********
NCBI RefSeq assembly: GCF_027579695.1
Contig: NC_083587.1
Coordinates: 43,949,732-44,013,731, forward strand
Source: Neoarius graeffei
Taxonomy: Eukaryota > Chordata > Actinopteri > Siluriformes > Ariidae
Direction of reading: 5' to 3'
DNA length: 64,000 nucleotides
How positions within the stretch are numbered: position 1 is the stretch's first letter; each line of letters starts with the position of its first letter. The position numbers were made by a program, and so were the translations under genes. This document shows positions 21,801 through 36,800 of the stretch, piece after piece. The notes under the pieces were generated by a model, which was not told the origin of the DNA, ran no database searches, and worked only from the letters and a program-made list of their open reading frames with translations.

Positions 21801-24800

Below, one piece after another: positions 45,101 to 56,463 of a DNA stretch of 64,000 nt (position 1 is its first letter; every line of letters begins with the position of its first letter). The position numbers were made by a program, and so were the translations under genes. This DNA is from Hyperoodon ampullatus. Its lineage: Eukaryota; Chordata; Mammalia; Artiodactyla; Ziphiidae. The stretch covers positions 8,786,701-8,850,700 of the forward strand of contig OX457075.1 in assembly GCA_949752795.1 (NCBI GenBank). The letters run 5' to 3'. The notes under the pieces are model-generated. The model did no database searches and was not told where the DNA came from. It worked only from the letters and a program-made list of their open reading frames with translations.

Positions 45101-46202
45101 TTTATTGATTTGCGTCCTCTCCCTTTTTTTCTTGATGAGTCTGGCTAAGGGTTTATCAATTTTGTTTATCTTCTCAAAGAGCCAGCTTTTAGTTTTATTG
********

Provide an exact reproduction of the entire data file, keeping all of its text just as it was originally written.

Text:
NCBI RefSeq assembly: GCF_027579695.1
Contig: NC_083587.1
Coordinates: 43,949,732-44,013,731, forward strand
Source: Neoarius graeffei
Taxonomy: Eukaryota > Chordata > Actinopteri > Siluriformes > Ariidae
Direction of reading: 5' to 3'
DNA length: 64,000 nucleotides
How positions within the stretch are numbered: position 1 is the stretch's first letter; each line of letters starts with the position of its first letter. The position numbers were made by a program, and so were the translations under genes. This document shows positions 21,801 through 36,800 of the stretch, piece after piece. The notes under the pieces were generated by a model, which was not told the origin of the DNA, ran no database searches, and worked only from the letters and a program-made list of their open reading frames with translations.

Positions 21801-24800

Below, one piece after another: positions 45,101 to 56,463 of a DNA stretch of 64,000 nt (position 1 is its first letter; every line of letters begins with the position of its first letter). The position numbers were made by a program, and so were the translations under genes. This DNA is from Hyperoodon ampullatus. Its lineage: Eukaryota; Chordata; Mammalia; Artiodactyla; Ziphiidae. The stretch covers positions 8,786,701-8,850,700 of the forward strand of contig OX457075.1 in assembly GCA_949752795.1 (NCBI GenBank). The letters run 5' to 3'. The notes under the pieces are model-generated. The model did no database searches and was not told where the DNA came from. It worked only from the letters and a program-made list of their open reading frames with translations.

Positions 45101-46202
45101 TTTATTGATTTGCGTCCTCTCCCTTTTTTTCTTGATGAGTCTGGCTAAGGGTTTATCAATTTTGTTTATCTTCTCAAAGAGCCAGCTTTTAGTTTTATTG